Milestone Pod

Fleet Feet San Antonio is excited to introduce a partnership with Milestone Pod.

A Milestone Pod is a small device that makes any running shoe "smart. It fits on the top of your shoe laces. While you are running or walking, internal sensors and an accelerometer capture 200 measures per second across three axes (up, down and across to put it very simply). The Pod aggregates and stores those measures every minute. When you sync the Pod to your MilestonePod App, custom algorithms crunch these measures with your height, weight and shoe type. Finally, your gait and performance metrics are output in a usable (and fun!) format to your MilestonePod App. The Milestone app is compatible with iPhone and Android.

Purchase in store with a shoe - $15  or purchase on its own - $25

Metrics that the Milestone Pod Captures


Stride Length

Stride length is the average length of one full stride. A stride is the distance between your left and right foot touching the ground. As your stride length increases, your speed increases. However, one of the most common mistakes novice runners make is over-striding. The most efficient stride length is what comes naturally and feels the most comfortable to you.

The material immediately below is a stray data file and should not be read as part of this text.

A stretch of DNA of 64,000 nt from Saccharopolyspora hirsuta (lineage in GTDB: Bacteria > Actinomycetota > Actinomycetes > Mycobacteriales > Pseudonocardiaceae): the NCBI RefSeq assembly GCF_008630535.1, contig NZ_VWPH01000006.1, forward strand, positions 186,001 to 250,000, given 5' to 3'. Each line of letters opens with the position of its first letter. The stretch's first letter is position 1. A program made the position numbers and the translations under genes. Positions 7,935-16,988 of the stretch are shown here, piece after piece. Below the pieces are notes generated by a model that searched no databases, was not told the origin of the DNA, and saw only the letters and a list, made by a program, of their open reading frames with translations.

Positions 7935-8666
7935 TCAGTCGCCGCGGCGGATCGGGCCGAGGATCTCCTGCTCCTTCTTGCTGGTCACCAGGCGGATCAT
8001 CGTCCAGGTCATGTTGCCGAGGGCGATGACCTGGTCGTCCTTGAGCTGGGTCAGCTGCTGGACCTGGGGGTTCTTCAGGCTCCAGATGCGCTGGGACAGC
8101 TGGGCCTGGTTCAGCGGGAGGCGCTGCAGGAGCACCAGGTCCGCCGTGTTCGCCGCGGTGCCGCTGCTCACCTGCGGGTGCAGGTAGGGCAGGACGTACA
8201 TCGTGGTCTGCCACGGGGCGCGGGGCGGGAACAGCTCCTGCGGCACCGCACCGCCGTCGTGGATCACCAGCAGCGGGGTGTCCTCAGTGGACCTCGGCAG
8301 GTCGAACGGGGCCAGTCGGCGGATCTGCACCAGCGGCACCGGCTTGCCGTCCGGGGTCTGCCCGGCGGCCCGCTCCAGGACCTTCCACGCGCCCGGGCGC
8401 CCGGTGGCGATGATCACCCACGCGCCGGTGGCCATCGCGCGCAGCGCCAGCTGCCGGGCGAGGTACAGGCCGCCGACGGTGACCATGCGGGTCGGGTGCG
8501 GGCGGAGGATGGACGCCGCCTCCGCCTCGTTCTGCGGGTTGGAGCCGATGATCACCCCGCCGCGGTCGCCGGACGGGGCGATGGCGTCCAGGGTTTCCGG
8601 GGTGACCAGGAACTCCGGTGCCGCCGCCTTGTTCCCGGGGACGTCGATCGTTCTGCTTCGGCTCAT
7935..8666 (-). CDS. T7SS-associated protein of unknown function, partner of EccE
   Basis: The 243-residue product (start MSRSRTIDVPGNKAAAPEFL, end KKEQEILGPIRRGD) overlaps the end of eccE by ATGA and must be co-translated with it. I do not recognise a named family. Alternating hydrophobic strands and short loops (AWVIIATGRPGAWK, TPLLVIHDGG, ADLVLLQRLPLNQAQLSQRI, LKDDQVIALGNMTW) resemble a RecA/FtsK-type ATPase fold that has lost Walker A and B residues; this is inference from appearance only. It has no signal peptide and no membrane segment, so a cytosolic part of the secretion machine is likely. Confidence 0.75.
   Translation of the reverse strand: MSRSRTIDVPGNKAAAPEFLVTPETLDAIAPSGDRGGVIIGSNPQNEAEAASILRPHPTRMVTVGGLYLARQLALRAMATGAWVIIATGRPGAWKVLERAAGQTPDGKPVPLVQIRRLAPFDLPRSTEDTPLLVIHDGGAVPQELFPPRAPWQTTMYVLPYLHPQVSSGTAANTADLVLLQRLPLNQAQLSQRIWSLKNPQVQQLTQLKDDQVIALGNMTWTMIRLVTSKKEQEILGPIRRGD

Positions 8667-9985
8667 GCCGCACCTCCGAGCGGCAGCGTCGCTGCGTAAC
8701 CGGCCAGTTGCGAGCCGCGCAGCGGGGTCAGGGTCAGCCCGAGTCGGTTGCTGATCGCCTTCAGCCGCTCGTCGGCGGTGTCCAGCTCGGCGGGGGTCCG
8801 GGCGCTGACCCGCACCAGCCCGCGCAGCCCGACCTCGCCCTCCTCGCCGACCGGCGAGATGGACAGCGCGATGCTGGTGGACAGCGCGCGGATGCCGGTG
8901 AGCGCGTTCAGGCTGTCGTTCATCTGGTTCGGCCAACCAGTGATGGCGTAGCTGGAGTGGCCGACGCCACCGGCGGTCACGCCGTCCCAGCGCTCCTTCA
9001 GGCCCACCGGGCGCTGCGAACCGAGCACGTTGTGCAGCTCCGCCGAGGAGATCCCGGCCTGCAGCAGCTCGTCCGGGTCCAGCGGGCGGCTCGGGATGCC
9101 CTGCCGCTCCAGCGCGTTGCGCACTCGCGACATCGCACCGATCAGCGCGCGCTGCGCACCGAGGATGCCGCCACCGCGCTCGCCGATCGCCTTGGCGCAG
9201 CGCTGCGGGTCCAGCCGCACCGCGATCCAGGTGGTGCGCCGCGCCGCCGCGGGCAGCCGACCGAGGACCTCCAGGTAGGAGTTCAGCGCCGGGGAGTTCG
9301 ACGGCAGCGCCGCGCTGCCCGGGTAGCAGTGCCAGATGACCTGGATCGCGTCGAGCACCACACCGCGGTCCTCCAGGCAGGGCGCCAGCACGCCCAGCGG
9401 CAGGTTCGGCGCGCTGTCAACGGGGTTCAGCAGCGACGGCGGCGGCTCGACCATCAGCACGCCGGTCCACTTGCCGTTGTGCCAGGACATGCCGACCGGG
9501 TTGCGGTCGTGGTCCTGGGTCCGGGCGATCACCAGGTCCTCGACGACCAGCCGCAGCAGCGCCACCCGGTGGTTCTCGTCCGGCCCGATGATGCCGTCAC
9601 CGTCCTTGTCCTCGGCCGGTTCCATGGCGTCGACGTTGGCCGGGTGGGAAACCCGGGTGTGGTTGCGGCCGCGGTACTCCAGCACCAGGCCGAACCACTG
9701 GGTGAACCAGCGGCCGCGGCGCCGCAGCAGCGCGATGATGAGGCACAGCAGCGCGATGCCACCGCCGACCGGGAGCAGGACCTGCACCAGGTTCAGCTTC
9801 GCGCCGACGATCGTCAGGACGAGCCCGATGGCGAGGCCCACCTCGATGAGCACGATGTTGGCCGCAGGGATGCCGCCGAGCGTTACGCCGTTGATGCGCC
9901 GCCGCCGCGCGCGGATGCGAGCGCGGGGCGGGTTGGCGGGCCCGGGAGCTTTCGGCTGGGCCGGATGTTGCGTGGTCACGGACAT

Runficiency Score™

Runficiency Score incorporates your cadence, stance time and stride length into a proprietary measure. We look at your data inputs and compare each measurement to an ideal target value. We then combine the scores into an algorithm to produce a Runficiency Score. The best possible Runficiency Score is 100. It’s fun to see how high you can get! The global average Runficiency Score is currently 73.


Rate of Impact

Every time you land, your foot impacts the ground with a certain amount of force, which is counteracted by an equal and opposite force applied by the ground to your foot. Rate of impact is the amount of time your body has to deal with that ground force. A higher rate equals shorter time. A lower rate equals more time. So, a HIGH rate of impact means your body does not have enough time to spread the force out evenly. This is not optimal and can lead to injury. A LOW rate of impact means your body has enough time to spread the force out evenly. This is optimal and can help prevent injury. To lower your rate of impact, try to decrease your stride length or increase your cadence while maintaining the same speed.

To better understand this metric, think of Silly Putty. If you slowly stretch out the Silly Putty, it will not break right away because it has time to deal with your pulling force (low rate of impact). If you quickly yank it apart, the Silly Putty will snap because it has no time to deal with your pulling force (high rate of impact).


Leg Swing

Leg swing is how high you get your foot off the ground and towards your butt following push-off. Higher is better. A higher leg swing means you are keeping your body movement closer to your center of gravity. The result is less work/less energy loss. It takes practice to maintain an increased “kick” for an entire run. Try 10-15 second sessions of kicking your foot up higher and build from there.


Ground Contact